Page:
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Permaculture #2: Advanced Permaculture - Restoration Agriculture

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Blog entry by daltxguy posted 06-05-2013 at 08:37 PM 2651 reads 0 times favorited 9 comments Add to Favorites Watch
« Part 1: Online permaculture articles Part 2 of Permaculture series Part 3: Holistic Agricultural Resources »

Set aside 2 hours to tie together a lot of ideas about collapse, soil degradation,peak oil, peak soil, the inevitable failure of big-ag, history worth knowing and practical knowledge about sustainable, organic, food forestry on an industrial scale using the (patented!) STUN method – Shear, total, utter, neglect.

Lots of great ideas which can be applied on any scale.

I now see that a perennial, 3 dimensional ‘garden’ will always outperform annual crops and is the best ( and ultimately the only) option for a temperate climate with ‘short’ growing seasons.

The description of the video from the original poster:

”Mark Shepard of Viola, Wisconsin speaks to organic farmers about his permaculture farm, his experiences and techniques in modeling agriculture after natural, 3-dimensional ecosystems using tree and shrub agroforestry, keyline water management, rotational grazing, and more.

He also explains why it is imperative that we take up these techniques immediately and on a large scale in order to sequester carbon, combat climate change, stop soil erosion, deal with peak oil, improve our air, water, and wildlife habitat, all while being more resilient and financially-viable than conventional monoculture farming.”

-- Disobedience is the true foundation of liberty. The obedient must be slaves. - Thoreau



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daltxguy

882 posts in 1705 days
hardiness zone 4a

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9 comments so far

View Vince Kirchner's profile

Vince Kirchner

192 posts in 1396 days
hardiness zone 5b

posted 06-06-2013 at 05:53 AM

Daltxguy,

I preordered Mark’s book, sadly I have only finished about 2/3 of it. But Mark makes very valid point which I have been able to back up with government reports. If you look at the amount of carbon stored in a temperate forest versus annual cropland, the forest is capable of storing 25 times what the cropland is currently holding. The annual crops are a inefficient system for carbon sequestration. even more so when you consider the additional fuel and time expended to maintain the annual crops.

-- If you wouldn't spray it in your mouth, why would you spray it on your food?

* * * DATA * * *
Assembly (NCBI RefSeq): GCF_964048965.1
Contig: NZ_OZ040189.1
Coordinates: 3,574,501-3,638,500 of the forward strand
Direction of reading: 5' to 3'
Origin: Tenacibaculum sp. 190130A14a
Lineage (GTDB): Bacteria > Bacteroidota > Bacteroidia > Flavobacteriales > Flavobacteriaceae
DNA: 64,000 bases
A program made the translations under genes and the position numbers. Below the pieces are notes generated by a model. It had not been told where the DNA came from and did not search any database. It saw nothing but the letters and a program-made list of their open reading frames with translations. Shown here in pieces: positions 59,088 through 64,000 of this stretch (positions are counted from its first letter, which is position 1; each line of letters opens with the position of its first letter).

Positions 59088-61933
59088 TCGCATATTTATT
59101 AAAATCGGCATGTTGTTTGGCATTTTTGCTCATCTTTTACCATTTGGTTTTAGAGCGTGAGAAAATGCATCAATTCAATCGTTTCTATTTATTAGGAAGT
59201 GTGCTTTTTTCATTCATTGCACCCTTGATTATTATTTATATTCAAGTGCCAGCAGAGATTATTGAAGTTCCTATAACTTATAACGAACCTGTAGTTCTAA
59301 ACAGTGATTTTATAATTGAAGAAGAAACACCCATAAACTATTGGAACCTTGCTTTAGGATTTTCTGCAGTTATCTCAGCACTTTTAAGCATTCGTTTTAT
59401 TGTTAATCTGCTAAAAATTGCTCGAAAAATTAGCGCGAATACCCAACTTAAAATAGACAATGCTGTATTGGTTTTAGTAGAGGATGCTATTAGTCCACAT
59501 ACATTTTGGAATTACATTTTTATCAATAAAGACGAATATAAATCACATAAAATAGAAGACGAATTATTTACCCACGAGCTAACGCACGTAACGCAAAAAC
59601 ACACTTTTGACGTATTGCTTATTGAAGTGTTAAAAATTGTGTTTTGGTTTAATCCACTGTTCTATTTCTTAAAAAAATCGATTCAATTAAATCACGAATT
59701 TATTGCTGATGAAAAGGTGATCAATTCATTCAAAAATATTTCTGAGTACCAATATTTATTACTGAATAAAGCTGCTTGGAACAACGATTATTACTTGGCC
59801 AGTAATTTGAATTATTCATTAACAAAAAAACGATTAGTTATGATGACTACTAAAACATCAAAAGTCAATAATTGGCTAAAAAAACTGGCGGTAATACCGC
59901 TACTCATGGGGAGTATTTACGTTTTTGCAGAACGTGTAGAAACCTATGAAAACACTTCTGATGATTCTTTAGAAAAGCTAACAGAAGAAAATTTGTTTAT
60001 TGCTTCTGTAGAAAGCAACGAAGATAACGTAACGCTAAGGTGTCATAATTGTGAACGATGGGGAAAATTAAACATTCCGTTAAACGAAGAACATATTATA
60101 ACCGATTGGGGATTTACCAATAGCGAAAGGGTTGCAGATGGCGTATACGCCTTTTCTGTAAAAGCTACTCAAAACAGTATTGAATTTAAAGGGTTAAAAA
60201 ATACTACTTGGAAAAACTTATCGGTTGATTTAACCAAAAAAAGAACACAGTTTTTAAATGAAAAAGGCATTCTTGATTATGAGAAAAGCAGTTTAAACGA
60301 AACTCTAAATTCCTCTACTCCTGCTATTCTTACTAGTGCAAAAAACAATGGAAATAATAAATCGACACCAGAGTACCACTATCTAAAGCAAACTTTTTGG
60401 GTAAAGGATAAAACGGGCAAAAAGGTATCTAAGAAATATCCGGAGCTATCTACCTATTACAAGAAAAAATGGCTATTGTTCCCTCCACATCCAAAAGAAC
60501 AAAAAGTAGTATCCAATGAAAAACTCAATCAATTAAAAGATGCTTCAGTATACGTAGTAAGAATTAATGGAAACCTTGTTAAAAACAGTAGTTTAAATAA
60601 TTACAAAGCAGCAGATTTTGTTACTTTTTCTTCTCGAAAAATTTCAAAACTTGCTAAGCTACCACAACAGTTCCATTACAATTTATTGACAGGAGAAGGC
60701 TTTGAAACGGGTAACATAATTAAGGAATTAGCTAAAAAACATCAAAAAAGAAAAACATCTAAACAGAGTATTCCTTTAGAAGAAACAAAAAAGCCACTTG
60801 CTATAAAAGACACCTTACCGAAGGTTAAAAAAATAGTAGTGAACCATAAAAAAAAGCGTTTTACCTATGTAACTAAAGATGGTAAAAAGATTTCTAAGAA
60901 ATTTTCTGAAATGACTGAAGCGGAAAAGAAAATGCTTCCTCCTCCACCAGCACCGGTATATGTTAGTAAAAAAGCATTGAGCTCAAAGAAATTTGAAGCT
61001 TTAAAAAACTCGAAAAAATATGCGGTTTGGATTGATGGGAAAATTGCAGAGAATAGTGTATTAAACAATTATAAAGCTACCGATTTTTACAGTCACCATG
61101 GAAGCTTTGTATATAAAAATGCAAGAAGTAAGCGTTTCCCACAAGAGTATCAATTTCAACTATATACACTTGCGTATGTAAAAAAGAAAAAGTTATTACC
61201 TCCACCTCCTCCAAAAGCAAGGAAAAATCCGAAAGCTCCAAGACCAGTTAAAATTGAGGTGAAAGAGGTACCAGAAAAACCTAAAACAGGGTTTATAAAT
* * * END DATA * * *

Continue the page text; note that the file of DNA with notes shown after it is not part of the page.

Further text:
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daltxguy

882 posts in 1705 days
hardiness zone 4a

posted 06-06-2013 at 06:30 AM

Of note in the charts you included, Vince: There isn’t much difference between croplands and desert/semi-desert!

I also think the carbon content of the soil in a cropland may be too high – or at least what this chart does not show is whether the number is increasing or decreasing (likely decreasing) whereas for forests I would expect it is not changing too much. (Though, with climate change, I would expect it to be decreasing somewhat, with increased temperatures burning it off and/or more moisture washing it off)

Edward Brueckner in the late 1800’s said:
“Man walks the earth and desert follows his steps!”

Eduard Brückner – The Sources and Consequences of Climate Change and Climate Variability in Historical Times
http://books.google.ca/books?id=MCUvQyMIOt4C&dq=Eduard+Br&redir_esc=y

-- Disobedience is the true foundation of liberty. The obedient must be slaves. - Thoreau

View MsDebbieP's profile

MsDebbieP

14682 posts in 2607 days
hardiness zone 5b

posted 06-06-2013 at 08:04 AM

quote: Edward Brueckner in the late 1800’s said:
“Man walks the earth and desert follows his steps!”

and we think we are wiser now than in days gone by. We have developed lots but learned little.

-- - Debbie, SW Ontario Canada (USDA Hardiness Zone: 5a)

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daltxguy

882 posts in 1705 days
hardiness zone 4a

posted 06-06-2013 at 08:31 AM

“Because people are dead, it does not follow that they were stupid.” – David Pye, author, “The Nature and Art of Workmanship.” ( who, himself, died in 1993)